Buluan Lake is a large freshwater lake that covers an area of 61.34 square kilometers. It is the largest lake in Maguindanao and the fourth largest in Mindanao. The lake is home to various species of fish, birds, and plants. It is also a source of irrigation and livelihood for the local people. The lake is ideal for boating, fishing, and birdwatching. Here are some facts about Buluan Lake that you might find interesting:
• Buluan Lake is part of the Allah River Valley, which is a major watershed in Mindanao. The lake is fed by several rivers and streams, such as the Buluan River, the Talayan River, and the Matanog River. The lake drains into the Pulangi River, which flows into the Rio Grande de Mindanao.
• Buluan Lake has a rich biodiversity, with more than 200 species of fish, 18 of which are endemic to the lake. Some of the notable fish species are the musa (a type of carp), the kandar (a type of catfish), and the maranao (a type of goby). The lake also has various species of plants, such as water lilies, lotuses, and hydrangeas. The lake also attracts various species of birds, such as herons, egrets, kingfishers, and eagles.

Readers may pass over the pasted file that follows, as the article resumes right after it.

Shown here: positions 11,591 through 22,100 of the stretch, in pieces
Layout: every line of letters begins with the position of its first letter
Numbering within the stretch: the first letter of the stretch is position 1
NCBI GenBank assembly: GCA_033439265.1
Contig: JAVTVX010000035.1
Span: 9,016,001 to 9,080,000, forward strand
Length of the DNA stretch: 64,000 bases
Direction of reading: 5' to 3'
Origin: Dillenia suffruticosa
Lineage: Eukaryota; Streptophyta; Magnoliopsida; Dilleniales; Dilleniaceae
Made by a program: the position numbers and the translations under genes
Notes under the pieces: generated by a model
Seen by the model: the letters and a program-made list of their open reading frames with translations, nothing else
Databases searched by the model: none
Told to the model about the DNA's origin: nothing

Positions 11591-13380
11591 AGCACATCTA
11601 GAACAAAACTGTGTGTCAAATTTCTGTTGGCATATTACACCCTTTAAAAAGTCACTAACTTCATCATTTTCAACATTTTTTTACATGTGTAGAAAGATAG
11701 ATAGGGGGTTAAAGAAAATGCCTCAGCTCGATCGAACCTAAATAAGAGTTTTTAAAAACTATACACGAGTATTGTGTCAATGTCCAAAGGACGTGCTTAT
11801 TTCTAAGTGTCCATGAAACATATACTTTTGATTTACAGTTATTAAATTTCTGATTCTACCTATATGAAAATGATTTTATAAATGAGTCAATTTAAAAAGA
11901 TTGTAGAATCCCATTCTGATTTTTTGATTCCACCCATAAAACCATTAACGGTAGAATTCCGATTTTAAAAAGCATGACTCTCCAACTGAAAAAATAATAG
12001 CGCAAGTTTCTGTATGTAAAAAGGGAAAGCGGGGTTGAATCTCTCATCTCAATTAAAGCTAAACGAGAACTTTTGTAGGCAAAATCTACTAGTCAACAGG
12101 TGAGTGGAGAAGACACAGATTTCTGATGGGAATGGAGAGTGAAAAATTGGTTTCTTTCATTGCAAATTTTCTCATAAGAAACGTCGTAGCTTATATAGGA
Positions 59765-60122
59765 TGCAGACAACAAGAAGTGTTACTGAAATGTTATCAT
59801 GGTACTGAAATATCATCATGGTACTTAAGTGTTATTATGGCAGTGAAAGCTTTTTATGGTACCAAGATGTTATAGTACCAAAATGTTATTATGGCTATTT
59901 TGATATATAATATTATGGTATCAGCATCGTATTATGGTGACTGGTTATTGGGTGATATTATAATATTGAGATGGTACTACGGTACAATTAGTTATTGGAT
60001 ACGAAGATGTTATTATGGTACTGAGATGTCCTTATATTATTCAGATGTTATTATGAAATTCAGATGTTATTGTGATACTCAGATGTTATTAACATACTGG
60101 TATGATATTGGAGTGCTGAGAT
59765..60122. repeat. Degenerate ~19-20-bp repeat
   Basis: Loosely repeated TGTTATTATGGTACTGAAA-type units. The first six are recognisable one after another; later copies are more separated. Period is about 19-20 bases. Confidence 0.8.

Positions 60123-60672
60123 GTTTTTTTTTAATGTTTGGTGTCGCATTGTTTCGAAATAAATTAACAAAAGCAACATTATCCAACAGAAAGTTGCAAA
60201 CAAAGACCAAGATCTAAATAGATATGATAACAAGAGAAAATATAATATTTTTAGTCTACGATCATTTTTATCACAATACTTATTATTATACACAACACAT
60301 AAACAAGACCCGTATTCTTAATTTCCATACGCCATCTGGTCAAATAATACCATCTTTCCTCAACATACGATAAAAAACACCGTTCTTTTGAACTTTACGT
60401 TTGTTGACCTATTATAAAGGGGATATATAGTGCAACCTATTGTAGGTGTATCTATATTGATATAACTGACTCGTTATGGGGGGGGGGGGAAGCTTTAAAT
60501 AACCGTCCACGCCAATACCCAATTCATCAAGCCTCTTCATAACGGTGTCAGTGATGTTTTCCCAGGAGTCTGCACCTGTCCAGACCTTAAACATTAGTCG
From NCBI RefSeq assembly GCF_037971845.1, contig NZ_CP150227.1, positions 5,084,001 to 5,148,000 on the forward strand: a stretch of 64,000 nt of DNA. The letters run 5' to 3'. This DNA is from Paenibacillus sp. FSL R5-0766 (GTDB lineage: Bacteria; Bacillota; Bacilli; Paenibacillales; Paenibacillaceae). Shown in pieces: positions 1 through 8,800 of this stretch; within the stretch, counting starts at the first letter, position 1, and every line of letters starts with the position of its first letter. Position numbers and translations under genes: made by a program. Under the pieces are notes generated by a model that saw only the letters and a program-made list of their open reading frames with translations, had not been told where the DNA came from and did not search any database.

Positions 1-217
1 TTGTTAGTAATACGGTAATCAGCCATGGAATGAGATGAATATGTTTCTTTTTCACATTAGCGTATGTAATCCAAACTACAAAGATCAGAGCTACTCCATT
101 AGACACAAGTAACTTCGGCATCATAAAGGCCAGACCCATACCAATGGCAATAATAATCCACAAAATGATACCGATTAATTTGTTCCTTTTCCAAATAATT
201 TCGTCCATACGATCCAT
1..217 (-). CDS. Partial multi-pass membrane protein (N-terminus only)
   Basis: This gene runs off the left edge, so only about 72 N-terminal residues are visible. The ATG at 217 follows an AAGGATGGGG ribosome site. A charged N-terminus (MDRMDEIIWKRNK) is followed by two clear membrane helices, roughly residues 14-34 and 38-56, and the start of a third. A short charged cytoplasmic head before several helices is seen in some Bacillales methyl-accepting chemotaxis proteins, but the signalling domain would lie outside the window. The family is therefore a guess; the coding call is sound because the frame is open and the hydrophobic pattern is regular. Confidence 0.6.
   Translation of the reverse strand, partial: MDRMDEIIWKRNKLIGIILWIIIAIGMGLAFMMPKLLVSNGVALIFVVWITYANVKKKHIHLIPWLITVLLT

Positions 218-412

• Buluan Lake is a cultural and historical treasure for the Maguindanao people, who are one of the largest Muslim groups in the Philippines. The Maguindanao people have a legend that says that their ancestors came from the lake, and that they will return to the lake after death. The Maguindanao people also have a tradition of building torogans, which are wooden houses with intricate carvings and designs. The torogans are usually located near the lake, and they serve as symbols of status and wealth.
• Buluan Lake is also a source of hydroelectric power for some parts of Mindanao. The Pulangi River that flows out of the lake has two power plants that generate a total of 255 megawatts of electricity. The power plants are located in Maramag and Balo-i, and they supply electricity to more than 3 million people in Mindanao.